Quick Tips for Writing a Letter to Your Elected Representatives

January 1, 2011

Think short, short, short. Limit your letter to one page or a few paragraphs online or in email.

Start Strong

Identify the issue or problem in the first sentence, and state your position:

  • Example: “I believe we need a better plan for boosting jobs and strengthening communities than expensive tax cuts that will lock in deficits for years to come.”

Support your position with an experience from your family or community.

  • Example: "My daughter's school laid off three excellent teachers, so the economic crisis is not just theoretical to us, it's affecting my kids' lives."
  • Example:  "Our community is struggling. The library has cut back its hours drastically, and I've seen kids turned away from the community center. Teens need safe places to go after school, yet instead they find the doors closed to them, and only streets are open."

Keep your sentences short and to the point.

Include your name, address and telephone number under your signature.

Take a moment to be sure you spell the official's name correctly!

Make it Personal

  • If your local newspaper has published a letter on your topic, include a copy to your elected representatives.
  • If your letter/email talks a lot about the experiences of your family, include a photo to help see the people it is affecting.

Sample Paragraphs for Letters to Lawmakers

Here is language you can pick, choose and change to compose a letter to lawmakers.

Choices for a First Paragraph:

  • As a [your state] voter, I write to urge you to [action you'd like to see].
    • If it's about the budget: I believe we need a better plan for boosting jobs and strengthening communities than deficit-deepening tax cuts that will burden economic growth now and for years to come, and a budget that cuts critical and effective services for people who need them.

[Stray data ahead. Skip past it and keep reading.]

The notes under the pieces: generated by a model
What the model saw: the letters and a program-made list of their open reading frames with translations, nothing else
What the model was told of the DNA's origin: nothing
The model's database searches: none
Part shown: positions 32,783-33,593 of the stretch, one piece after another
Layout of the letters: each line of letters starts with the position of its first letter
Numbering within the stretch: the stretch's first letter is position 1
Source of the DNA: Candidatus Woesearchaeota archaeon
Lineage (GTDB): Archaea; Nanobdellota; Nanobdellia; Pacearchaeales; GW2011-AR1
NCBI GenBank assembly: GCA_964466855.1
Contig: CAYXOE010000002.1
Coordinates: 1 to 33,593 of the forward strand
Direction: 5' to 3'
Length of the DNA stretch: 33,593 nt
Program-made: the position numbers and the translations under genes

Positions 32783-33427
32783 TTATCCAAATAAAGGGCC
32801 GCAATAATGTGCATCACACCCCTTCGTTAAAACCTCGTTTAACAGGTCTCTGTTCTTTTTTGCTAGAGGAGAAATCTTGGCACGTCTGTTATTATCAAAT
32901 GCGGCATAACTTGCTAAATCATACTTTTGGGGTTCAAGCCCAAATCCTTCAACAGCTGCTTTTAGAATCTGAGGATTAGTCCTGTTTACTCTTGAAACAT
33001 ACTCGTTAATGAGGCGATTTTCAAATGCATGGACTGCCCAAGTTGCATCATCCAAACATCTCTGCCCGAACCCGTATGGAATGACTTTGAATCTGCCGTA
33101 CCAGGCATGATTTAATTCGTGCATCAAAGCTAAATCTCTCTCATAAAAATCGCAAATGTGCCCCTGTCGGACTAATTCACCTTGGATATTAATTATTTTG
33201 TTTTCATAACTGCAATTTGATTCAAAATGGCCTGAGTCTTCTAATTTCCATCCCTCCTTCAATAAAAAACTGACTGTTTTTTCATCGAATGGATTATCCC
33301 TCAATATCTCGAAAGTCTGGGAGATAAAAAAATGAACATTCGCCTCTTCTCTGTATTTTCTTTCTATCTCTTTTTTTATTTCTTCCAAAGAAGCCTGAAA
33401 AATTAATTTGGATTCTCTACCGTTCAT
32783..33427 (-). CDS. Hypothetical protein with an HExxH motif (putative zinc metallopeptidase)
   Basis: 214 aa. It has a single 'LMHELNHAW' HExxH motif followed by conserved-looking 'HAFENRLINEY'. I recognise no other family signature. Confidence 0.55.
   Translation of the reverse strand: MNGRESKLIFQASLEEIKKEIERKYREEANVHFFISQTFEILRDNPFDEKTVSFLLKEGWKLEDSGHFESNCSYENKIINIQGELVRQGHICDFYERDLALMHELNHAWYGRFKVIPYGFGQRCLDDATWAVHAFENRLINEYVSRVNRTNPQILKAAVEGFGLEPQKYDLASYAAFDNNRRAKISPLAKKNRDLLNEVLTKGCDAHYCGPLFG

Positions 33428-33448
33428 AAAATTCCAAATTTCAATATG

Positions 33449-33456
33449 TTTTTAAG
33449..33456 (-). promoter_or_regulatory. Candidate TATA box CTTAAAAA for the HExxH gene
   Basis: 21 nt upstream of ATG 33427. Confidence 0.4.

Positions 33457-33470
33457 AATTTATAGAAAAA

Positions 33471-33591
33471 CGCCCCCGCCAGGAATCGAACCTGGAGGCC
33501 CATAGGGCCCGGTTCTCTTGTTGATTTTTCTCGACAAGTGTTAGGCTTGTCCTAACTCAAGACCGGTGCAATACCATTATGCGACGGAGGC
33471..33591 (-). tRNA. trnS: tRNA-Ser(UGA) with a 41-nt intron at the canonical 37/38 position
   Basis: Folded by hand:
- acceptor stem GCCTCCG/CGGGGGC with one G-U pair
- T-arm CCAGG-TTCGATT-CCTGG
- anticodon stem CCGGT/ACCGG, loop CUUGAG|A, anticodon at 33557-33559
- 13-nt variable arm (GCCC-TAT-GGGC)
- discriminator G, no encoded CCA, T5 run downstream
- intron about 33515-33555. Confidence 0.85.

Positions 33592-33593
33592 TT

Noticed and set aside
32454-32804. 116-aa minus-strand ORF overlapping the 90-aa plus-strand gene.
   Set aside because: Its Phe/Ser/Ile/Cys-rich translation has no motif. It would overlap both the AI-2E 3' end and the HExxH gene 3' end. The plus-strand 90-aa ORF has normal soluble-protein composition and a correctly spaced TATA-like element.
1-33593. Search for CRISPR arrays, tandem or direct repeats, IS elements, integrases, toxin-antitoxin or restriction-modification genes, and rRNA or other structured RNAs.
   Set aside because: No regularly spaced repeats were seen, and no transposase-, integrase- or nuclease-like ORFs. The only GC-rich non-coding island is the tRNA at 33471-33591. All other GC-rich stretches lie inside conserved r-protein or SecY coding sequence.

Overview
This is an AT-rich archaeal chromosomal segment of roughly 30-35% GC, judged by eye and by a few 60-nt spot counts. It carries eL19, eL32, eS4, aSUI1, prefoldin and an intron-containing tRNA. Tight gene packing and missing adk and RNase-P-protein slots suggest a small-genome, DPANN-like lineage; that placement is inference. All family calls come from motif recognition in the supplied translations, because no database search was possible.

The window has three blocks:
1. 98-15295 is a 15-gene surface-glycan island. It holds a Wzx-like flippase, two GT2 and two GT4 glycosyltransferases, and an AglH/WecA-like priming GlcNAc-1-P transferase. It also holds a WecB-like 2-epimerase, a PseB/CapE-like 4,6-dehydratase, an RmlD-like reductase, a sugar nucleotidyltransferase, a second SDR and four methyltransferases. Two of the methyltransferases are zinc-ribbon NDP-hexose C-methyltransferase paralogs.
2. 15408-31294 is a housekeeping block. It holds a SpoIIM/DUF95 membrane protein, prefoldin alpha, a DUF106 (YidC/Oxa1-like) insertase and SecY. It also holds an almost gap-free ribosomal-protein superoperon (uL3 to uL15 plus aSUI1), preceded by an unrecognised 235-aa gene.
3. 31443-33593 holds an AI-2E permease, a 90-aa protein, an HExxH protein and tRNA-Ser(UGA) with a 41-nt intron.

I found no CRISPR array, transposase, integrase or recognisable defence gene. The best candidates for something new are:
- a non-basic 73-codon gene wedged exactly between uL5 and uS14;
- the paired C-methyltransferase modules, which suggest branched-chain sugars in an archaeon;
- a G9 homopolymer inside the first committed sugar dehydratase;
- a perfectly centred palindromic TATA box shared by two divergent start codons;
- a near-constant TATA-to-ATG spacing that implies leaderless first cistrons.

• I am a [your state] voter and I urge you to vote against a budget that cuts Head Start, child care, child protection and other services for children.

Choices for Middle Paragraphs:

  • Locking in tax cuts during a time of economic troubles, steep deficits and two wars means we will have less money for schools, healthcare, and [other programs] precisely when it's needed most. We are already cutting essential programs and services for families and communities—do not vote to make it worse.
  • With many [your state] families struggling to make ends meet, now is not the time to reduce nutrition and health programs, foster care funding, the earned income tax credit and other types of family assistance.
  • Families in our state and community are counting on you to make the right choices—against tax cuts that will hurt their programs now, and threaten economic prosperity with deepening deficits far into the future.

Final Paragraph:

  • Thank you for taking the time to listen to my concerns. I would appreciate a reply telling me how you voted.